I saw this post on the Rivendell Blug not too long ago about disc brakes vs. rim brakes. Needless to say, Grant Petersen says a lot of the same things I do about disc brakes, but with his years of experience in the business, he still has a way of saying them with a certain authority that I simply don't have.
If I could summarize Petersen's view on disc brakes, it is that there's nothing exactly wrong with them, but they aren't the vast and remarkable improvement over good rim brakes that the industry has been pushing for the last few years. In other words, they don't make bikes with rim brakes obsolete, and shouldn't.
Petersen points out some of the benefits of disc brakes -- notably the fact that they are less affected by mud and water, and that they don't heat up rims to the point of tire blowout on scary-fast descents. Then again, for the majority of cyclists and conditions, those benefits are over-sold. And on the down-side, as he adds, the leverage of a disc brake concentrates a lot of force near the hub, putting a lot more stress on seat-stays, and on fork blades far from the crown. As a result, frames need to be beefed up in those areas, which can affect compliance and comfort. He also mentions how those braking forces concentrated out at the frame ends have been enough to overwhelm quick releases and even "lawyer tabs" on front forks, necessitating the move to through-axles. To wit, he asks the question, "Which is better -- a mechanical system that localizes stress on a small area, then bullies it into submission with bulk and beef, or one that disperses stress and spreads it out?"
He goes on to say, "Disc brakes are fine, but if the bike could speak for itself, it might request a rim brake. . . The fact is, rim brakes are getting pounded these days, but it's a kind of artificial pounding by fashion and commerce."
I would have to agree with that. I mean, if I were looking at a new bike on the showroom floor and the bike I wanted came with disc brakes, I certainly wouldn't reject it for that reason. But at the same time, I wouldn't be drawn to a particular bike because it had discs. And if there were another bike basically the same but with rim brakes, and selling for a lower price, I'd probably choose to save the money.
But there's another point to be made that resonates with me. And that is regarding the simplicity of a traditional rim brake. Everything is out in the open, easy to see and easy to maintain, while potential problems are easy to diagnose and solve. Some would likely point out that once a modern hydraulic disc brake system is set up properly, it needs little maintenance. To which I would respond that getting it set up properly is a lot more likely to be something that requires an experienced mechanic, and if something actually goes wrong (and things do, indeed, go wrong - even on the best of systems) it can be a lot harder to diagnose or solve. This is something I wrote about last year when a bike reviewer for BikeRadar had a pretty scary disc brake failure on a test ride. In that case, the brake components were sent back to Shimano for inspection, but ultimately, even they couldn't adequately explain how or why the failure occurred.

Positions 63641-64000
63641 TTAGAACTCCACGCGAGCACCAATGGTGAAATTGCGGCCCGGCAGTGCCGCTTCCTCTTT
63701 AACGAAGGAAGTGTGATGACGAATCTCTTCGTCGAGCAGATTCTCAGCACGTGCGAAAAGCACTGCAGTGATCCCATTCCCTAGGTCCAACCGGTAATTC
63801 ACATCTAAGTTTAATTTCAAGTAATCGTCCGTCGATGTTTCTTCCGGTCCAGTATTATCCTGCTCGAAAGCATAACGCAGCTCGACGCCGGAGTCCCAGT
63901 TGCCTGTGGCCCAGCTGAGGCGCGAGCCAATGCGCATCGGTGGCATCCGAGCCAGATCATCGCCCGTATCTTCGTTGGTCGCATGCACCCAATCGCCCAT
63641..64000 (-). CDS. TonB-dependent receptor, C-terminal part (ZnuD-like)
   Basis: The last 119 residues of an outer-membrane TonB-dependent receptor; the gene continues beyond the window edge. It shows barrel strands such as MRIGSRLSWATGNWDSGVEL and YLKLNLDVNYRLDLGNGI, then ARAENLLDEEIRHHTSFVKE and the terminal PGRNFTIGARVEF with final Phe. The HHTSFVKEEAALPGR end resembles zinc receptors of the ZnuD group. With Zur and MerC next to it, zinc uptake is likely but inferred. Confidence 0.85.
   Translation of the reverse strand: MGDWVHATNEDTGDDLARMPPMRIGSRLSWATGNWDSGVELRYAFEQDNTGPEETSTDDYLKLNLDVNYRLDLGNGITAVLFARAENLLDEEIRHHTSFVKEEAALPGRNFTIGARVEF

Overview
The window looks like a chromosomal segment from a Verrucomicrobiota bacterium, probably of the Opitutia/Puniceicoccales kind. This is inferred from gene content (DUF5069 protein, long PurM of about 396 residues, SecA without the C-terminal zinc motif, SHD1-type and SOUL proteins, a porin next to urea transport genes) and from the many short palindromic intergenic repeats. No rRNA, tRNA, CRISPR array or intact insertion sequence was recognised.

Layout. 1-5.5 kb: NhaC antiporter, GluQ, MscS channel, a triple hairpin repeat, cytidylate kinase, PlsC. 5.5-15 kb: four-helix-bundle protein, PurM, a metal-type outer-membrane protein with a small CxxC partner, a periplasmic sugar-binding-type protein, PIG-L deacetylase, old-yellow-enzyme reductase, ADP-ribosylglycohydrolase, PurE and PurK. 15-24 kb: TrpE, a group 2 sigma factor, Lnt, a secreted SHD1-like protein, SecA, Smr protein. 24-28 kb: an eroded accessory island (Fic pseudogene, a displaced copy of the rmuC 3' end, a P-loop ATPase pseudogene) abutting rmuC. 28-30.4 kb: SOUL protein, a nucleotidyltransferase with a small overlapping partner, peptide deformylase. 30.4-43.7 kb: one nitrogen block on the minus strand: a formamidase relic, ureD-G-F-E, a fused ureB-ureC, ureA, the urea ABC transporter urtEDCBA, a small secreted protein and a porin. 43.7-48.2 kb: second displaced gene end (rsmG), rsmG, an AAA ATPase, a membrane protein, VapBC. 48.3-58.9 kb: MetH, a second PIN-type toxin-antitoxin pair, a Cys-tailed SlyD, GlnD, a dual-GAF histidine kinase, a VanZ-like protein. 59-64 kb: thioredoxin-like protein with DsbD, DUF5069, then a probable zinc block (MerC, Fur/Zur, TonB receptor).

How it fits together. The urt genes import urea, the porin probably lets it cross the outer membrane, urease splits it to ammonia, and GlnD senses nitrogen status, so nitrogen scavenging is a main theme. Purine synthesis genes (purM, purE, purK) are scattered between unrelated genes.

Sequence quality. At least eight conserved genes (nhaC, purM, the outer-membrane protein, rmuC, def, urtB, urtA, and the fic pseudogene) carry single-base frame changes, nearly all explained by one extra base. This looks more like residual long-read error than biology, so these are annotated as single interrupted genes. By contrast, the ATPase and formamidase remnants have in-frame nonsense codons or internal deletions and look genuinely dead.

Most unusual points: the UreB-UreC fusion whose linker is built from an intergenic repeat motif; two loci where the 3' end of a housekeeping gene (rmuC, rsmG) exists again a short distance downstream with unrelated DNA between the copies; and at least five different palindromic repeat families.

Petersen describes it like this: "Ultimately, you can expect the bicycle of the immediate future to become more of a high tech black box, with cables being replaced by hydraulics, and the visible levers and pulleys and other simple machines that combine into bicycle magic being hidden or replaced by electronics. The bicycle of the future will, absolutely, be shrouded in mystery and sold on reputation and faith, like a Samsung flat-screen TV."
He continues, "There's a tendency to trust mechanisms you can't see more than those you can, because when you see how something works, you see also the potential for failure. . . If you're mechanically adept you might be more attracted to something you can figure out and fix, but more people aren't that than are."
That really nails it for me, and it's something I've touched on again and again in this blog - whether it's electronic shifting, or disc brakes, or integrated/connected dashboards and other electronic gewgaws -- all that stuff makes the bike more of a "black box" (I like that description, so I'm using it) and takes it further from the simplicity that I value in a bicycle. Fly-by-wire electronic and hydraulic systems, for efficiency, comfort, and safety, all controlled by a state-of-the-art computer is fine for my car. But what makes a bicycle special is that it demonstrably doesn't need any of that to make it any better.
People do seem to like push-button/touch-screen convenience, which oddly enough seems so simple, but only because the far greater complexity is kept hidden, and only accessible by those who are specially trained and certified to look behind the plastic covers. That illusory simplicity is great when everything works as it should, but vanishes into the ether when something goes wrong. It's like a microwave oven. If something goes wrong, it ends up costing more to fix it than to just scrap it and buy a new one. Bikes and bike components shouldn't be that.
In the end of Petersen's blug post, he concludes by saying "Don't dis the rim brake. It's beautiful and it works, and today's rim brakes are better than ever."
Couldn't agree more.